By Trevor Busch
With the UCP government targeting energy diversification as a key objective for 2021 and beyond, Taber-Warner MLA Grant Hunter is excited about the geothermal potential for his riding.
New legislation in the fall session, Bill 36, is intended to clarify rules for geothermal energy development, establish the legislative authority for land use and liability management, and protect landowners and mineral rights.
“The Geothermal Resource Development Act, Bill 36, Minister Savage introduced that one into the house, and that’s actually a really interesting one because throughout Alberta there are geothermal spots that make sense to be able to set up some innovative approaches to greenhouses,” said Hunter, who also serves as associate minister of Red Tape Reduction.
Alberta is uniquely positioned to attract investment in this emerging industry because of its geothermal resources, leadership in drilling technology and extensive oil and gas expertise.
However, development has been limited as without a specific regulatory framework, geothermal project applications have been assessed on a case-by-case basis, which is inefficient for both industry and government.
Hunter reports there has already been interest expressed from U.S. agricultural investors over the geothermal potential they see right here in Taber-Warner.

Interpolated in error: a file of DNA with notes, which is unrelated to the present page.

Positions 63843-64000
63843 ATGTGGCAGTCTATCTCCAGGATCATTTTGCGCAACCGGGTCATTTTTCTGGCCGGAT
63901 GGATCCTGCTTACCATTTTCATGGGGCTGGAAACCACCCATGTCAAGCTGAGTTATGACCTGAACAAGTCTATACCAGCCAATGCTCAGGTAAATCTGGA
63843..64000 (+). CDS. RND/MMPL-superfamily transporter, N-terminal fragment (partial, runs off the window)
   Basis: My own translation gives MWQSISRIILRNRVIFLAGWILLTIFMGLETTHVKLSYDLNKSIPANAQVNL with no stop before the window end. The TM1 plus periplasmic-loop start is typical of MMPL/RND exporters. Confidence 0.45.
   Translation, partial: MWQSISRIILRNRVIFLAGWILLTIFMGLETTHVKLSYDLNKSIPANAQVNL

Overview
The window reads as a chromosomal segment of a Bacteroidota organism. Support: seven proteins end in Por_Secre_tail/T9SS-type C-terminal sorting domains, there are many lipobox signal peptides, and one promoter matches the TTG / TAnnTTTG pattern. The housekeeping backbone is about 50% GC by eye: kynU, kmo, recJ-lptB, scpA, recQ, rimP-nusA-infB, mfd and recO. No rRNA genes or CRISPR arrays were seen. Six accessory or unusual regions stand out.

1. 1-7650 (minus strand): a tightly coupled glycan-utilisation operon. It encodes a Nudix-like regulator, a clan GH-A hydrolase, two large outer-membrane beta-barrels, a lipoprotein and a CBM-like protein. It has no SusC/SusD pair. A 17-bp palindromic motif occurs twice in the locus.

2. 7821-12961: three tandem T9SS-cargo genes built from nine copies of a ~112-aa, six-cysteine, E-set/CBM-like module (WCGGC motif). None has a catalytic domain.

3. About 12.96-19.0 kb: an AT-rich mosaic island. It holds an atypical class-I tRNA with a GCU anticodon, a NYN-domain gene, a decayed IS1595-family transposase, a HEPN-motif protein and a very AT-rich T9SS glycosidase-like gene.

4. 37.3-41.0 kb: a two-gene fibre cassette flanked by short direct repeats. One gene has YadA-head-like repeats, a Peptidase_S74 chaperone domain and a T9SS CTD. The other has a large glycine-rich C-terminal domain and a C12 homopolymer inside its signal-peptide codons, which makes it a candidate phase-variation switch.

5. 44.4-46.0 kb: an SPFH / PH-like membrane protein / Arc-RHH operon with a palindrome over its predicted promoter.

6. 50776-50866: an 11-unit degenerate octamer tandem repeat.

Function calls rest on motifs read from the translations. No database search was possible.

“My office was approached by an innovative company out of the States, that said you know you’ve got some really good geothermal caches in your riding, and we’d like to be able to set up a greenhouse and start growing produce year round. The cost is so cheap because once they set it up, it’s basically free heating. And they would use this to basically heat rather than natural gas.”
Modelled after the Oil and Gas Conservation Act, this legislation would provide the Alberta Energy Regulator (AER) with the authority to regulate the safe, efficient and responsible development of Alberta’s geothermal resources. The legislation will clarify industry requirements, establish the AER’s oversight authority, and establish government’s ability to receive revenues, such as royalties and fees, for geothermal development.
“I’m really excited about his one to tell you the truth, because we really didn’t have a regulatory framework for geothermal resource development,” said Hunter.
“Which just goes to show, yes, we are an oil and gas producing province, but we do have lots and lots of other opportunities as well in the geothermal, solar, wind — these renewable resources in the province.”
To help inform the next steps of implementing this policy and regulatory framework, the government is planning to hold discussions with key groups in the near future.
“The other neat thing about it is that with this geothermal resource development, we have done a lot of innovative drilling techniques in Alberta — we’re the ones who actually innovated and invented them — and we can use a lot of the horizontal well drilling in order to be able to access geothermal.”
Geothermal energy is natural heat that originates from the Earth, and can be used for heating and cooling or to generate clean electricity.